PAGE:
Today, I've not overcome these addictions--not completely, anyway--but I'm moving in the right direction.  While I wish very much not to have these sins and temptations plaguing my day-to-day life, I don't think I really regret the fact that they have shaken my world.  I know that could be taken the wrong way--I'm definitely not saying that it's good to sin or that everyone should go out and destroy their entire moral compasses.  Definitely not.  I hate that I struggle with these things.  I regret allowing this sin to take hold of my heart and life.  But the flip side of this is that I now understand, to a much greater degree anyway, the necessity of grace. 

Humanity is really screwed up.  The very best of us has the potential to, with one choice, become the worst of us (and vice versa, I might add).  We're seriously screwed up.  I know I am.  Having this sin in my life has really shoved a wedge between me and God in a way that has never happened in my life.  I justified my actions.  I reasoned away the conviction of the Spirit.  I stopped praying--which is a first in my life.  The guilt plagued me so much that I couldn't bear to come to that holy place.  For the first time, I understood the hopeless condition of humanity.  We're sinners.  Outside of grace, we're consumed.  Sometimes it's subtle--judging the broken, holding on to a grudge--while other times it's overt--promiscuity, violence, etc.  Big or small, we're all on the same level: seriously messed up. 

I've recently renewed my walk with Christ and have discovered the real freedom that comes in being completely broken and honest before Him.  It hurts, badly, but it's freeing.  I think, for me, it was necessary to go through this period of wretchedness in order to truly grasp the weight of His grace.  My life is not my own because He gave His all on my behalf when I really don't deserve it.  That's the key, and I don't believe I understood it before.  Yes, I got it intellectually, but now I get it.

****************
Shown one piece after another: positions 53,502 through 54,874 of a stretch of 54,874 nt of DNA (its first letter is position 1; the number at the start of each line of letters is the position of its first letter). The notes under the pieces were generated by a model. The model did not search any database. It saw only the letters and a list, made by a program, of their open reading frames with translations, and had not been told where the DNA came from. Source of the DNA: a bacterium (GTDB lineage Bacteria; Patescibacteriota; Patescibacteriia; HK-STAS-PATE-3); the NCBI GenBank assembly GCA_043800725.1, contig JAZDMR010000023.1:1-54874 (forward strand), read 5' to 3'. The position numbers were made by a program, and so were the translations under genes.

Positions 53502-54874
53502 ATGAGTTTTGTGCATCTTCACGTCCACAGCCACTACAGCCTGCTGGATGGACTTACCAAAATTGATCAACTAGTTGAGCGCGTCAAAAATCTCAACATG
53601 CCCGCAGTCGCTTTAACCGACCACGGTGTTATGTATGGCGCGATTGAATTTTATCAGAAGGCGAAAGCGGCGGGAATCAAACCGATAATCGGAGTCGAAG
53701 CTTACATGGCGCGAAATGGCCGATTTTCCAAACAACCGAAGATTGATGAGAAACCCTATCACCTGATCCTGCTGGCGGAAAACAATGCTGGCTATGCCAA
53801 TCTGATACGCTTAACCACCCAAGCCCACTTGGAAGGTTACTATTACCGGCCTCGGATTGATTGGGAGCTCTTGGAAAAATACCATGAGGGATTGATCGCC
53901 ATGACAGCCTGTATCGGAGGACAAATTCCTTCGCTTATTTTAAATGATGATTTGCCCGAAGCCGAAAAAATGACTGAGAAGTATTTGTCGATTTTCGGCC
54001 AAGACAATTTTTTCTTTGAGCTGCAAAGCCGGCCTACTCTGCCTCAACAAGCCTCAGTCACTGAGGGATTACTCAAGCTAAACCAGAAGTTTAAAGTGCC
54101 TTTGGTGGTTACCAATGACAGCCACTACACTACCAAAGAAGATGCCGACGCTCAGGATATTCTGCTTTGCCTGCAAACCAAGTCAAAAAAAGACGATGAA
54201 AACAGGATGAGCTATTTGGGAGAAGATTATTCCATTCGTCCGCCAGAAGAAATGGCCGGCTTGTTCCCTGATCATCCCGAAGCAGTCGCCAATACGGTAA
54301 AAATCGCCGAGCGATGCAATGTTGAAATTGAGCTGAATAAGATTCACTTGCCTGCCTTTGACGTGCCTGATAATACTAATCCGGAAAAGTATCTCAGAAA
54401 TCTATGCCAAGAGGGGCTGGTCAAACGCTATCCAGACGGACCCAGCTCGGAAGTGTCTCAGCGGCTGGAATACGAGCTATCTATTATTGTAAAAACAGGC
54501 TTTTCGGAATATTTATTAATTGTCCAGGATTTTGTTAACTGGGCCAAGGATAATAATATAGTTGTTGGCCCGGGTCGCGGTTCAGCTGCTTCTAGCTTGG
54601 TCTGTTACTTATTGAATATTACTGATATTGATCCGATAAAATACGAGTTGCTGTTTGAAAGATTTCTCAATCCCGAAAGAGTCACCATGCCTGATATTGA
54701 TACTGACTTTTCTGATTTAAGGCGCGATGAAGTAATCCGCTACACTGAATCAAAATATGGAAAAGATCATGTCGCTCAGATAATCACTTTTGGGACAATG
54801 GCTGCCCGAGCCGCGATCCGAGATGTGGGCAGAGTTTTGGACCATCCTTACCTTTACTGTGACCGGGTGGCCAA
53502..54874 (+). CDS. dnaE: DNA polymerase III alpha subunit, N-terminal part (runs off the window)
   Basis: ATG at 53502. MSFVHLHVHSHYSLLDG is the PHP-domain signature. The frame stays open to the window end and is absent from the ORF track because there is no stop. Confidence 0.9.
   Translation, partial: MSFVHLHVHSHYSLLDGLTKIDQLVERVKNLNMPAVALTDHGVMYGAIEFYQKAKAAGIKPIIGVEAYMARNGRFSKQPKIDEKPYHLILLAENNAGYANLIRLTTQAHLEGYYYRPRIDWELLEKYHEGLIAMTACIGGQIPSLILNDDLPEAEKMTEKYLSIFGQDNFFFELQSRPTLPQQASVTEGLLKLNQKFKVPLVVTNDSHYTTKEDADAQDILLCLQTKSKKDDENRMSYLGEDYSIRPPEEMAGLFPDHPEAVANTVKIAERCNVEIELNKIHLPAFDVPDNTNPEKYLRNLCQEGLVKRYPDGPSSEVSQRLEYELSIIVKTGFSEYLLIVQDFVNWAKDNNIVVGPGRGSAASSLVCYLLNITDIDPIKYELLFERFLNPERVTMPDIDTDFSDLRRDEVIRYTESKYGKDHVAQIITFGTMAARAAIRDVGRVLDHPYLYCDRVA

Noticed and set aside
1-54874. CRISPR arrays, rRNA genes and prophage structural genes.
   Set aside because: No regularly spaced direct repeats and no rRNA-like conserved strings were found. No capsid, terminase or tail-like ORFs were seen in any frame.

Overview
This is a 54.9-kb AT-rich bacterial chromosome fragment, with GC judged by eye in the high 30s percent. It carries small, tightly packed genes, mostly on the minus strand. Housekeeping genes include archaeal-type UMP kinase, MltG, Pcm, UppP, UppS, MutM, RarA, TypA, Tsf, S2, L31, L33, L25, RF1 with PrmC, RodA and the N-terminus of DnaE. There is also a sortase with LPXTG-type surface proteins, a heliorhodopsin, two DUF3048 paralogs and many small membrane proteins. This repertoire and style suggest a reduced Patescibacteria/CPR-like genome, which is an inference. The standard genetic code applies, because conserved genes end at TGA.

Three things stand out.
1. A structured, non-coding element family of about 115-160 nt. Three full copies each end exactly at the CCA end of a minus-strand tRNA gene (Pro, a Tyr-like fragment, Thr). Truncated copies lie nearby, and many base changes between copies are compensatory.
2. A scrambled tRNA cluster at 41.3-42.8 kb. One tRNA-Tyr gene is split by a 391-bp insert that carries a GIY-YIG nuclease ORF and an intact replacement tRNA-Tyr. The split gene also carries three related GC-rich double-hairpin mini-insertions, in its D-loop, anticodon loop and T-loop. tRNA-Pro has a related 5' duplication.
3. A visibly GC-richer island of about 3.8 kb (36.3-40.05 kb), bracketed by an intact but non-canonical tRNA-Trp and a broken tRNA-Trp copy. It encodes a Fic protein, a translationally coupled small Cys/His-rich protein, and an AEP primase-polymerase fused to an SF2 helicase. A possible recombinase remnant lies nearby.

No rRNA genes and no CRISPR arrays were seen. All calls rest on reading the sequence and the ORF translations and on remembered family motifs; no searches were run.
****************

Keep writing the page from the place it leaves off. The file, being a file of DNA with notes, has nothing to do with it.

I really understand in a new way that nothing I do is sufficient--it really is by His grace and mercy that I have any hope whatsoever.  That, my friends, is simulaneously the most freeing and most binding truth I know. 

"Worlds Apart" by Jars of Clay:

I am the only one to blame for this
Somehow it all ends up the same
Soaring on the wings of selfish pride
I flew too high and like Icarus I collide
With a world I try so hard to leave behind
To rid myself of all but love
to give and die

To turn away and not become
Another nail to pierce the skin of one who loves
more deeply than the oceans,
more abundant than the tears
Of a world embracing every heartache

Can I be the one to sacrifice
Or grip the spear and watch the blood and water flow

To love you - take my world apart
To need you - I am on my knees
To love you - take my world apart
To need you - broken on my knees

All said and done I stand alone
Amongst remains of a life I should not own
It takes all I am to believe
In the mercy that covers me

Did you really have to die for me?
All I am for all you are
Because what I need and what I believe are worlds apart

I look beyond the empty cross
forgetting what my life has cost
and wipe away the crimson stains
and dull the nails that still remain
More and more I need you now,
I owe you more each passing hour
the battle between grace and pride
I gave up not so long ago
So steal my heart and take the pain
and wash the feet and cleanse my pride
take the selfish, take the weak,
and all the things I cannot hide
take the beauty, take my tears
the sin-soaked heart and make it yours
take my world all apart
take it now, take it now
and serve the ones that I despise
speak the words I can't deny
watch the world I used to love
fall to dust and thrown away
I look beyond the empty cross
forgetting what my life has cost
so wipe away the crimson stains
and dull the nails that still remain
so steal my heart and take the pain
take the selfish, take the weak
and all the things I cannot hide
take the beauty, take my tears
take my world apart, take my world apart
I pray, I pray, I pray
take my world apart

1 comment:

PeriodSpaces said...

Extra ordinary! Most appreciable and touching...